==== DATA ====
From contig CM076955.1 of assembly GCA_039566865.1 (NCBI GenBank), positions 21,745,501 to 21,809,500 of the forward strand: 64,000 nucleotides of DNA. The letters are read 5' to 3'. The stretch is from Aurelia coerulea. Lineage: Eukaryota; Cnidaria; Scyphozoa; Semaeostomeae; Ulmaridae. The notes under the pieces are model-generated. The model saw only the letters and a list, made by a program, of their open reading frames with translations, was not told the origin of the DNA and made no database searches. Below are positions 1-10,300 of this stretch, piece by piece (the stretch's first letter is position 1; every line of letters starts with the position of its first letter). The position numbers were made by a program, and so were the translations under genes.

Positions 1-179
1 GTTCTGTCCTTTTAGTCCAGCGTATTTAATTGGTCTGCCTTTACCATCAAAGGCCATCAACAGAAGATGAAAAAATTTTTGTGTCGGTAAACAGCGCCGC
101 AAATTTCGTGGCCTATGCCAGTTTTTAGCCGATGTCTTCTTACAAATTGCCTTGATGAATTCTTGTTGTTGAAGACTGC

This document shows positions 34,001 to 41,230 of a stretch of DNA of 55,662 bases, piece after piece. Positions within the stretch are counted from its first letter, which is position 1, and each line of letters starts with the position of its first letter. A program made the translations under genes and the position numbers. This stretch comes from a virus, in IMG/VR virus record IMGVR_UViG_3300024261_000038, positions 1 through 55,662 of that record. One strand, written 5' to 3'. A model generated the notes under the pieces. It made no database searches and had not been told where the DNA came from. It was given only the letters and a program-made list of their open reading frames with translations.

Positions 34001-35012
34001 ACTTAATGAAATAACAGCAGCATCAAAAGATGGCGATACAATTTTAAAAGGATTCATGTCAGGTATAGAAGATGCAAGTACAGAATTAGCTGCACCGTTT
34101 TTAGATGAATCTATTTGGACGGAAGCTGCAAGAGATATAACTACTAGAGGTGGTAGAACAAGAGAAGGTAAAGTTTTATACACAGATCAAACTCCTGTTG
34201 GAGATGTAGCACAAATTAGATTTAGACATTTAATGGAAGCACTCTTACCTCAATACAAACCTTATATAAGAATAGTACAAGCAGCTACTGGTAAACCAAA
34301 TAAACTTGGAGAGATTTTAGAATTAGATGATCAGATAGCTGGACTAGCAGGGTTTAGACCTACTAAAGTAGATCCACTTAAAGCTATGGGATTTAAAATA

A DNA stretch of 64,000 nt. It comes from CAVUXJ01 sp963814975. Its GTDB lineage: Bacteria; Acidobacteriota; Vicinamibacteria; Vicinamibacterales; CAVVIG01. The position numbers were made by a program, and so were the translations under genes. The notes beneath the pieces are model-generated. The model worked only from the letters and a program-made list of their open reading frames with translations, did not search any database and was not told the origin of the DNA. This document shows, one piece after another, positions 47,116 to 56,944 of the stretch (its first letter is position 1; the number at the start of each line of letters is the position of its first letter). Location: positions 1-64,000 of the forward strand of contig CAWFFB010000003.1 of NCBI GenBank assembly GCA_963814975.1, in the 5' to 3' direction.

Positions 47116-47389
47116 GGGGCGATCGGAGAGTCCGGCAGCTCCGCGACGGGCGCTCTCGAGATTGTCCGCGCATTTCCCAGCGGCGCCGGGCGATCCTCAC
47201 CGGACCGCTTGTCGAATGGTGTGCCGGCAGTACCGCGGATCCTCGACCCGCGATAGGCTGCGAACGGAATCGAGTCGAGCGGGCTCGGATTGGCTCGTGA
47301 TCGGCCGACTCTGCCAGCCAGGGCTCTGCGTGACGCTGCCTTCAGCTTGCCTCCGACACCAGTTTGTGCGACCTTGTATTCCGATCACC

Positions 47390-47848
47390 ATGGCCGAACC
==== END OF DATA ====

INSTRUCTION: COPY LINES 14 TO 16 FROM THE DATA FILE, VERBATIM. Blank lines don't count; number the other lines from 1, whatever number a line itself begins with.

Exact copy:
47201 CGGACCGCTTGTCGAATGGTGTGCCGGCAGTACCGCGGATCCTCGACCCGCGATAGGCTGCGAACGGAATCGAGTCGAGCGGGCTCGGATTGGCTCGTGA
47301 TCGGCCGACTCTGCCAGCCAGGGCTCTGCGTGACGCTGCCTTCAGCTTGCCTCCGACACCAGTTTGTGCGACCTTGTATTCCGATCACC

Positions 47390-47848